My general interests focus on the roughly coeval layered igneous intrusions emplaced during the Archean-Proterozoic, with particular emphasis on a series of layered intrusions collectively referred to as the Great Dyke in Zimbabwe, Africa. This ~550 km long and ~3-11 km wide series of layered intrusions represents minimally altered Archean (~2.575 Ga) material from which I am working to obtain paleointensity data using a single silicate crystal technique.
O'Brien, T., Tarduno, J., & Hofmann, A. (2014) Single Silicate Crystal Paleointensity Analyses of the ca. 2.575 Ga Great Dyke of Zimbabwe. 2014 AGU General Meeting, San Francisco, CA. (Talk)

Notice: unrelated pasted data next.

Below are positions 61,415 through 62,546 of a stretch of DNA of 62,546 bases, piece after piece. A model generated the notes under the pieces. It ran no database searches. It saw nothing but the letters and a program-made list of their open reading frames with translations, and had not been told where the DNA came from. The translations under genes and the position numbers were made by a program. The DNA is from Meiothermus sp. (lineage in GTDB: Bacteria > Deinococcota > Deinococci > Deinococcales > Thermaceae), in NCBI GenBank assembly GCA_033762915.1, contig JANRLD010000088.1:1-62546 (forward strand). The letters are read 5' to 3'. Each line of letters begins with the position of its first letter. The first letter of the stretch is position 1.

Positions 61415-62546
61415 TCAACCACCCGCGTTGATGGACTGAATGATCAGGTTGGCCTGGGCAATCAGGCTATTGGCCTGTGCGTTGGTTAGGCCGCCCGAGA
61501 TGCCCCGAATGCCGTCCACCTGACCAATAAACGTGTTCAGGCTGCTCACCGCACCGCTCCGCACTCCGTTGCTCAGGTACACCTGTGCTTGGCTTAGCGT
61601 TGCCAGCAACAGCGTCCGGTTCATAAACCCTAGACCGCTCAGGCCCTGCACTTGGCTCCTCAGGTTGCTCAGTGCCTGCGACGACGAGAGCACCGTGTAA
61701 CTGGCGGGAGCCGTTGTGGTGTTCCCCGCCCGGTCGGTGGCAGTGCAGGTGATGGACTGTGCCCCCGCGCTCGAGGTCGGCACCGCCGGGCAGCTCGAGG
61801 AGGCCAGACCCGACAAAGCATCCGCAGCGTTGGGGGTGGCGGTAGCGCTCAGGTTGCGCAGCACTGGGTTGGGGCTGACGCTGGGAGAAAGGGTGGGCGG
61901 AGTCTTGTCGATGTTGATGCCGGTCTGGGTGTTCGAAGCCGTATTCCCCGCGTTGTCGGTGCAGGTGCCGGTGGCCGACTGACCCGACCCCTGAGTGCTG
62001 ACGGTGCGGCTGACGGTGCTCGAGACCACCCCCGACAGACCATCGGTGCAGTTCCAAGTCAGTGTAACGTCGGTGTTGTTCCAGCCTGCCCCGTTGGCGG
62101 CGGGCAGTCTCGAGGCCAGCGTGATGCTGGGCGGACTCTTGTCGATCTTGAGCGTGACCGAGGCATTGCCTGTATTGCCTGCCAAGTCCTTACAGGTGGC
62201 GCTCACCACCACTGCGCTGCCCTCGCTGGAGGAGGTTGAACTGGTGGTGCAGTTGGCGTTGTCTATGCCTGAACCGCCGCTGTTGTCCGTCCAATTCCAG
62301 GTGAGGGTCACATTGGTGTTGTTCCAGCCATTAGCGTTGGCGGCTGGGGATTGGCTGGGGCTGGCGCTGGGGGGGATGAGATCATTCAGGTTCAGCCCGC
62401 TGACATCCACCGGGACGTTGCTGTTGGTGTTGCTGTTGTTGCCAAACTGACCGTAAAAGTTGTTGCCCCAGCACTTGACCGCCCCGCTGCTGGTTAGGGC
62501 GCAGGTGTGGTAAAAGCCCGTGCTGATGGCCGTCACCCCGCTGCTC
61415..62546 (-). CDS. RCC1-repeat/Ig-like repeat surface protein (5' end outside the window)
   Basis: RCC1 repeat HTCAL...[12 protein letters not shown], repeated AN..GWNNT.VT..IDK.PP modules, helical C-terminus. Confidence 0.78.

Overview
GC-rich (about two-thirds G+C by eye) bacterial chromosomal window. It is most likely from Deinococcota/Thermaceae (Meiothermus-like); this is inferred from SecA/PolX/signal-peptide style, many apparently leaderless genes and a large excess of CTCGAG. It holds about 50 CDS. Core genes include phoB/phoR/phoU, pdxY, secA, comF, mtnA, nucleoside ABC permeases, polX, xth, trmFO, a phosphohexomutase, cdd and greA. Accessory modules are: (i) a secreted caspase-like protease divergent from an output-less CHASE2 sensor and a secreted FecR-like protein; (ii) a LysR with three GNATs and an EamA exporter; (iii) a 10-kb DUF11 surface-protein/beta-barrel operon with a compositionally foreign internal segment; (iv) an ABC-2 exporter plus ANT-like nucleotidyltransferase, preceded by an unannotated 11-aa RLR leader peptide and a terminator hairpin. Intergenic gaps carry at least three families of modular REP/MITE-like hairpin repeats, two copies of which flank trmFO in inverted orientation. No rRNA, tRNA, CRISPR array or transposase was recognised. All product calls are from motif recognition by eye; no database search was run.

O'Brien T., Kersten, K., Bursik, M., & Champion, D. (2013) Paleomagnetism: A geophysical tool for bedrock mapping and the assessment of fault kinematics in volcanic terrains, experience from Burney Spring Mountain, NE California. In 26th ¿Symposium on the Application of Geophysics to Engineering and Environmental Problems 2013, ¿Environmental and Engineering Geophysical Society, Curran Associates, Inc., Red Hook, NY, p. 515—522 (Poster)
EES 201 - Evolution of the Earth (TA - Spring 2014 & 2015)
EES 255/455 - Planetary Science: Geologic Evolution and Planetary Habitability (TA - Fall 2013)